My mom used to tell me stories about how I'd follow people with tattoos down the beach when I was young, just so I could see their art.
The most frequent reason I got in trouble at school was because I was drawing on other kids (with permission, mind you).
Yet somehow, my family didn't see my life as a tattooist coming down the road.
In 2004, my family moved to Indiana, the first land-locked state I had ever lived in. I took my piles of horribly drawn tribal flash (fancy Microsoft Paint designs) to various tattoo shops in town, hoping someone would give me a shot as an apprentice. Whether due to being a female, young (I was 16 at the time), or my painfully sad attempts at tribal, I was rejected left and right. Just before giving up, I stumbled into a shop called Kutting Edge Tattoo, and met a rough guy that said I could "hang around, and we'll see what happens". Months after showing up daily to draw and observe, eventually I was entrusted with fancy duties such as vacuuming and copying ID's, which evolved into using the stencil machine and cleaning tubes, and even drawing up some designs for him. In October 2005, shortly after turning 17, he announced that I was ready to apply my first tattoo.
A dear friend of mine, who attended the studio almost daily with me, volunteered her leg, on which I did my first tattoo ever. I was INSTANTLY hooked.
Drama ensued in the following years, causing me to leave that studio behind in attempts to save my young career. I ended up in another shop in town, New Breed, where another artist took me under his wing and filled in a lot of gaps left gaping from my first teacher. I grew a lot at that shop and felt that I was truly beginning to grasp the title of "tattoo artist". More drama closed that shop, and I bounced around a couple states in the Midwest including Missouri and Illinois, until I eventually ended up back home, where my journey began. I opened my own private studio, Xenographics, for a couple years, operating as my own entity, but I ended up closing the doors to that adventure when I was pregnant with my son.
Years later, I came to work for someone I met while working at New Breed. I was given room to grow at Crimson Breed, but it would not remain my home.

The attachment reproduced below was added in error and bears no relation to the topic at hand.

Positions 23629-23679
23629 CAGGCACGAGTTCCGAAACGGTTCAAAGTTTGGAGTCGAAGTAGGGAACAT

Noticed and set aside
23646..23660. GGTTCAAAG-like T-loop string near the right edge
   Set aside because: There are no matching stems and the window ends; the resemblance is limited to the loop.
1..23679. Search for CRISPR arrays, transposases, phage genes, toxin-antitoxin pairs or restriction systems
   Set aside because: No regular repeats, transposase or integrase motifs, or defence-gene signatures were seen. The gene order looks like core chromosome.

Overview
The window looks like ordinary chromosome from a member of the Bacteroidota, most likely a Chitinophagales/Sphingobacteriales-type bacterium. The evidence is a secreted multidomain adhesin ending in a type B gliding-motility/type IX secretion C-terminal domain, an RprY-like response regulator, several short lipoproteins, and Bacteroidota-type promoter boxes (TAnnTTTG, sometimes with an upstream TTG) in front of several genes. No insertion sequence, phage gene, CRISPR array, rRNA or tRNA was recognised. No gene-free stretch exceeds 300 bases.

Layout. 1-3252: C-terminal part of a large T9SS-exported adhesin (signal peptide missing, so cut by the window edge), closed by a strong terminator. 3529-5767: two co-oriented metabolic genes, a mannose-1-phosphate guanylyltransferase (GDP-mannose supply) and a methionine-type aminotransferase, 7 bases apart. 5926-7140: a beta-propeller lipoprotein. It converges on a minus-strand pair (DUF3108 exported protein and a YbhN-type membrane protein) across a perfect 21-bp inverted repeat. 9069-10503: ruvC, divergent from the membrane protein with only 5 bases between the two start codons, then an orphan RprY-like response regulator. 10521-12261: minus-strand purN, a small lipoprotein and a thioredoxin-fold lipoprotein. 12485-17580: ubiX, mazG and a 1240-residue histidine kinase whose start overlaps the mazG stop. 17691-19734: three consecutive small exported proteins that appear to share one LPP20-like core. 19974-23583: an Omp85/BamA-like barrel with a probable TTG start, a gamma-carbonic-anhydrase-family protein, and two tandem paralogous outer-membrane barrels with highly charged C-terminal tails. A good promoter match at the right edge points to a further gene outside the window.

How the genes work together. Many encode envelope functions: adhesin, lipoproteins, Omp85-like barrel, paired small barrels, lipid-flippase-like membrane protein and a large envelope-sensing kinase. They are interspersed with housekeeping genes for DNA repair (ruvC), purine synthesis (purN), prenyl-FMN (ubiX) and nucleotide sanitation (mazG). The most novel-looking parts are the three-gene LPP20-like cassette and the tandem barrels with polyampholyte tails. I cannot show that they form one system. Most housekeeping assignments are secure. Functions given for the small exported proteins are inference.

*August 2019 Edit* My current studio is Tattoo KAIJU in downtown Bloomington, Indiana.
I am incredibly grateful to everyone who has entrusted me with their skin, from the first to my latest appointments.
I've learned a ton of things along the way, so I'll share some of them here:
1. My apprenticeship, though not perfect, was invaluable. Don't skip out on this if you want any respect in this industry. You cannot learn this trade through "school" or online courses. Some of the difficulties that come with an apprenticeship will mold you and teach you both what to do, and what NOT to do.
2. You aren't too good for (insert tattoo subject/design here). While it is true that I have gotten to a point where I have my preferred subjects and very few things I draw a hard line on, I'm an honest worker and, well, I dig the ability to have electricity and water, and sometimes tattoos I don't particularly want to do keep my bills paid.
3. Honesty with clients is incredibly important. If I end up hating a design or subject, I will share that with you. As a paying client, you deserve an artist that cares about your skin and what you will wear forever. If I wake up on the wrong side of the bed and I am just not in a great place mentally to permanently alter your body, you'll know that too. I will always feel that the risk of upsetting someone/having to reschedule/losing a client is better than applying a bad tattoo.
4. The client is not always right. And you have to know how to communicate that if the time arises, and how to do so professionally. It is entirely possible to explain to a customer that their ideas are impractical/impossible without coming across as a jerk. Oftentimes, the key is to have a solution at the ready so you can follow up a negative with a positive.
5. Be willing to learn and change with the industry...within reason. Styles change, various subjects become popular, and I've hated some, and fallen in love with others. I swore that when I started tattooing I wasn't going to be one of these "skulls and roses" artists. Guess what my favorite subjects are...? I was also never going to use rotary machines...my Kwadron Proton pen says otherwise.
This October, I will celebrate 13 years of tattooing. These last couple of years have helped me grow so much, and I feel like I'm finally developing my style, and I'm happy with that. I hope to be doing this for years to come....and maybe one day I'll have another post with more journey wisdom!
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